If you’re a Florida resident, you may be wondering what the difference is between a survival action and a wrongful death case. Both types of cases deal with injuries or deaths that were caused by someone else’s negligence, but they are filed under different legal theories. In a survival action, the injured person sues for their own damages, while in a wrongful death case, the heirs of the deceased person sue on their behalf. Below we take a closer look at each type of case and how it works.
Our law firm has seen the most success when representing clients in wrongful death cases. Browse our wrongful death case results here. If someone you love has died as a result of the negligence or recklessness of another person or company, you may be eligible to file a wrongful death claim.
Our attorneys at Herman & Wells can help you determine if that’s the right step for you, and we’ll fight aggressively to get you the compensation you deserve. Call (727) 424-5241 today for a free consultation.
Under Florida Law, How Is Survival Action Defined?
The wrongful death of a loved one is a tragedy that no one ever wants to go through. Although nothing can bring them back, survivors may be able to find some measure of justice and closure by filing a survival action lawsuit. But what exactly is a survival action?
The term “survival action” is used to describe a claim that a decedent could have filed had they not died. In other words, it is a cause of action that survives the death of the injured party. The main purpose of a survival action is to compensate the estate of the deceased for any damages sustained prior to their death.
In order to file a survival action in Florida, there are certain requirements that must be met. First, the death must have been caused by the wrongful act, negligence, or default of another party. Second, the survivors must be able to prove that they have suffered financial damages as a result of the death.
If you have lost a loved one due to the wrongful act of another party, you may be entitled to file a survival action. An experienced wrongful death attorney can help you determine if you meet the requirements and guide you through the legal process.
How Does Survival Action Differ From Wrongful Death in Florida?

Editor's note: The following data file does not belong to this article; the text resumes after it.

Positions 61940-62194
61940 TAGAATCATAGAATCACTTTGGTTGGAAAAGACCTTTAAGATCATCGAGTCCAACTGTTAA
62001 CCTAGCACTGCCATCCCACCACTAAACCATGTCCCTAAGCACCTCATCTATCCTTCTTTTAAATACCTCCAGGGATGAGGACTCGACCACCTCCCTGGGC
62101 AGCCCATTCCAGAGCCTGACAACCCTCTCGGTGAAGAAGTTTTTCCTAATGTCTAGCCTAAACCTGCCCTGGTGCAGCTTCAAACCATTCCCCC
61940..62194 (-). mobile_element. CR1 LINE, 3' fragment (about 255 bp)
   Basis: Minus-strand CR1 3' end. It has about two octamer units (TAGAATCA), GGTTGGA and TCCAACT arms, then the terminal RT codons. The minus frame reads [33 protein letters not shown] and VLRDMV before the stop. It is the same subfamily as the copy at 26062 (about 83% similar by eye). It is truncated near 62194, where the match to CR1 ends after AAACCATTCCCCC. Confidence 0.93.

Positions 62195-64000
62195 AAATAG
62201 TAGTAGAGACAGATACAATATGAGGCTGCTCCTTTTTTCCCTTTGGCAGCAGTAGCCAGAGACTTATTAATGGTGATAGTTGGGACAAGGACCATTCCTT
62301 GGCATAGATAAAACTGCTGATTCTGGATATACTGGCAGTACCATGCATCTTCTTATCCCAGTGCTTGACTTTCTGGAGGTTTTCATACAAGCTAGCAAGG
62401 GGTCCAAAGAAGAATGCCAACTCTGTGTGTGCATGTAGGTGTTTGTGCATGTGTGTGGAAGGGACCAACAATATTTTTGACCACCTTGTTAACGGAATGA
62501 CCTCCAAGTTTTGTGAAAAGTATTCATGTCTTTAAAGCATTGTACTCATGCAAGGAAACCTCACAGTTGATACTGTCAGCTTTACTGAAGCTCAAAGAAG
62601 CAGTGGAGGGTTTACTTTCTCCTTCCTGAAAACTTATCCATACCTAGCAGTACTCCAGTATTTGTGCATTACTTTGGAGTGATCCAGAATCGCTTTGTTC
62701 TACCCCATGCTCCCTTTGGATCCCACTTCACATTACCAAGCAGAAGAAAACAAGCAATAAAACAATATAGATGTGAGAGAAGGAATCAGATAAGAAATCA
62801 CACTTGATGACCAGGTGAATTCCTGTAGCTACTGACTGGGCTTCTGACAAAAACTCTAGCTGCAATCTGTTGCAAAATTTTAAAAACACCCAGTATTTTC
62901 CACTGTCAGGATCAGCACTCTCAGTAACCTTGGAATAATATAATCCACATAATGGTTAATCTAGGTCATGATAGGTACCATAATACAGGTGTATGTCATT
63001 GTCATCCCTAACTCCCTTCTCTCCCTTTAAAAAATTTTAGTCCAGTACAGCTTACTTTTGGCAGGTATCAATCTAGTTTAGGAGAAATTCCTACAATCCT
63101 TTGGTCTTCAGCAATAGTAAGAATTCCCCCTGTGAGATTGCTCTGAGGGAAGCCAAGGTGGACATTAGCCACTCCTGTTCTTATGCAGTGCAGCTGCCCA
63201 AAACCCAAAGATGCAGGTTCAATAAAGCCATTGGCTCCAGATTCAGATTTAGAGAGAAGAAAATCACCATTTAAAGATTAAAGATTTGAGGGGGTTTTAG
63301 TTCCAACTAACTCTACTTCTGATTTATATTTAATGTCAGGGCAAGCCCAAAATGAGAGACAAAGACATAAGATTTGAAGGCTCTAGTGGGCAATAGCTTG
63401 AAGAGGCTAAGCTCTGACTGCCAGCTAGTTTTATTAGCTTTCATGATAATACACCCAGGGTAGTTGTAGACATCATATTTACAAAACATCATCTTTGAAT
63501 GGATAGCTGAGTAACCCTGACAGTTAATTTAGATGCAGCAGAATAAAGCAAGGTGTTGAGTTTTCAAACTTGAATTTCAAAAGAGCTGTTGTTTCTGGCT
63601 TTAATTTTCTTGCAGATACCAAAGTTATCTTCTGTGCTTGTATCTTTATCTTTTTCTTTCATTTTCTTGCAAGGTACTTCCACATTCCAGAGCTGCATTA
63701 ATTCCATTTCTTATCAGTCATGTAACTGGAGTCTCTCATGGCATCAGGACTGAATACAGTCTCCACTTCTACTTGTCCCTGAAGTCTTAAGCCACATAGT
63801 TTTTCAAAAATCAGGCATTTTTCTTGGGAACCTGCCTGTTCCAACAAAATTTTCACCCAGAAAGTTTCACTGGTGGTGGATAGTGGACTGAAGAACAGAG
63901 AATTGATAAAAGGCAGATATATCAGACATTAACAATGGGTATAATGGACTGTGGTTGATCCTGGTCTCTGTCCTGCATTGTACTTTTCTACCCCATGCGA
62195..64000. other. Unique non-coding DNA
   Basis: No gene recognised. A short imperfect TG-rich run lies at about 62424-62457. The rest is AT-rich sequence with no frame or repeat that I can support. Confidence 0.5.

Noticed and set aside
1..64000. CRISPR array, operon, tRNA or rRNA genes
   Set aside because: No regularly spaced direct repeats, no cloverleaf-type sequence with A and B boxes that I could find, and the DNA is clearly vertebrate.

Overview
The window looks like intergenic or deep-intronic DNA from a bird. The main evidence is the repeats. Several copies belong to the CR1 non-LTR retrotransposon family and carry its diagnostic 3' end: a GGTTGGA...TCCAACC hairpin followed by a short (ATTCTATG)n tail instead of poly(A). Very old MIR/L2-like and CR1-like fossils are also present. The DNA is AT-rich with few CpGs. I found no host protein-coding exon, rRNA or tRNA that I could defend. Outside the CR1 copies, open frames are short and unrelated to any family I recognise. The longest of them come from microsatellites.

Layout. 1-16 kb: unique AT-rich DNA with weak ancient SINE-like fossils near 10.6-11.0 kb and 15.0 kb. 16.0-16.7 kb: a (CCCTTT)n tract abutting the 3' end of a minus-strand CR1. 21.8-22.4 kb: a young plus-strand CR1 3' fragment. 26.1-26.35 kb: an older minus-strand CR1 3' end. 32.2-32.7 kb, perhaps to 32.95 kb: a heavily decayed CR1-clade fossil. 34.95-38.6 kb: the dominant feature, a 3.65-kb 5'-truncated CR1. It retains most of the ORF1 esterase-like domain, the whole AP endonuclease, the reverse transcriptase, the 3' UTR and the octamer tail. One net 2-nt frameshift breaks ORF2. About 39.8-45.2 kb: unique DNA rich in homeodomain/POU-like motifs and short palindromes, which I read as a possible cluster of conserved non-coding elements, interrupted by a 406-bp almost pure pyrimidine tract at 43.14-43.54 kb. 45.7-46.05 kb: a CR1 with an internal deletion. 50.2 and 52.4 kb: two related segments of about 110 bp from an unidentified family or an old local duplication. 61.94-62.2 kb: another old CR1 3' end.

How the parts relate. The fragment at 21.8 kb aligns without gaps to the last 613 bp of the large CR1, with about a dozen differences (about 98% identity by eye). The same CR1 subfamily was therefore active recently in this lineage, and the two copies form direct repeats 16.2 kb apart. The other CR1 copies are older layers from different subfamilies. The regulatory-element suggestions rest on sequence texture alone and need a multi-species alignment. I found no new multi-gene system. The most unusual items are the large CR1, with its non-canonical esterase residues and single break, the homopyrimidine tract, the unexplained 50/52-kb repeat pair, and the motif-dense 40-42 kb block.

The state of Florida recognizes survival action and wrongful death claims that may be brought up following the death of a loved one. While both involve the death of an individual, there are important distinctions between the two. Here we explain the key differences between survival action and wrongful death claims in Florida.
What Is a Survival Action Claim in Florida?
A survival action claim is brought on behalf of the estate of the deceased individual. This type of claim is meant to compensate the estate for damages that the deceased person sustained prior to their death. This may include things like medical bills, pain and suffering, and lost wages. Importantly, a survival claim is brought against the party or parties who caused the death of the individual, not the estate.
What Is a Wrongful Death Claim in Florida?
A wrongful death claim, on the other hand, is meant to compensate the surviving family members of the deceased for their losses. This may include things like loss of companionship, loss of financial support, and funeral expenses. A wrongful death claim is brought against the party or parties who caused the death of the individual.
Which Type of Claim Should I Bring After the Death of a Loved One in Florida?
The type of claim that you should bring after the death of a loved one in Florida will depend on the specific facts and circumstances of your case. In some cases, it may be appropriate to bring both a survival action claim and a wrongful death claim. An experienced Florida wrongful death lawyer can help you understand which type of claim is right for you.
The Statute of Limitations for Survival Action in Florida
If you’ve recently lost a loved one and are considering filing a wrongful death or survival action, it’s important to be aware of the statute of limitations. In Florida, the statute of limitations for wrongful death and survival action is two years. This means that you have two years from the date of death to file a wrongful death or survival action lawsuit. If you do not file within this time frame, your case will likely be barred.